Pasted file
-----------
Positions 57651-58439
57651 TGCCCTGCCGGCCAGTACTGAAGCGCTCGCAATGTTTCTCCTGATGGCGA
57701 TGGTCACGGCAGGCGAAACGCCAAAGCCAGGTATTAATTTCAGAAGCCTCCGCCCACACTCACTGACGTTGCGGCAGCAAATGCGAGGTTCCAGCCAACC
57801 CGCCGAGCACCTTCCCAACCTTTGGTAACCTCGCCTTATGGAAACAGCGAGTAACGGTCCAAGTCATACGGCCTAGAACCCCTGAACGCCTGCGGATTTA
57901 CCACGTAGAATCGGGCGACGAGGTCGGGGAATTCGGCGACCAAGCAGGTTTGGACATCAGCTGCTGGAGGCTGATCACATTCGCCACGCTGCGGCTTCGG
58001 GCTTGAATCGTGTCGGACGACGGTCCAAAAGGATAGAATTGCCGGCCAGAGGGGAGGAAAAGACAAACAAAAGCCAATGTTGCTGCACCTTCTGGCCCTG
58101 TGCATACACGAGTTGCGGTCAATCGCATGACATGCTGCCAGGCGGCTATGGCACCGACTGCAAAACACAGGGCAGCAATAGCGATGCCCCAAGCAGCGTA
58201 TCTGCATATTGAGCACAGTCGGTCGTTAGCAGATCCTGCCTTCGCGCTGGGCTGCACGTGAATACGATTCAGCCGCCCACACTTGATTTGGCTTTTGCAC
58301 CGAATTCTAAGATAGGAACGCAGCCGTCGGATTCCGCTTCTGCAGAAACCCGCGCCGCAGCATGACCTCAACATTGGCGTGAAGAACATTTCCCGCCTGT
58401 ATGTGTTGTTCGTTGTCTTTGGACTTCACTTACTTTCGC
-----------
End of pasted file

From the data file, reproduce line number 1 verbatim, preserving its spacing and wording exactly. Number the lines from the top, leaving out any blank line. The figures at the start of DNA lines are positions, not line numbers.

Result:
Positions 57651-58439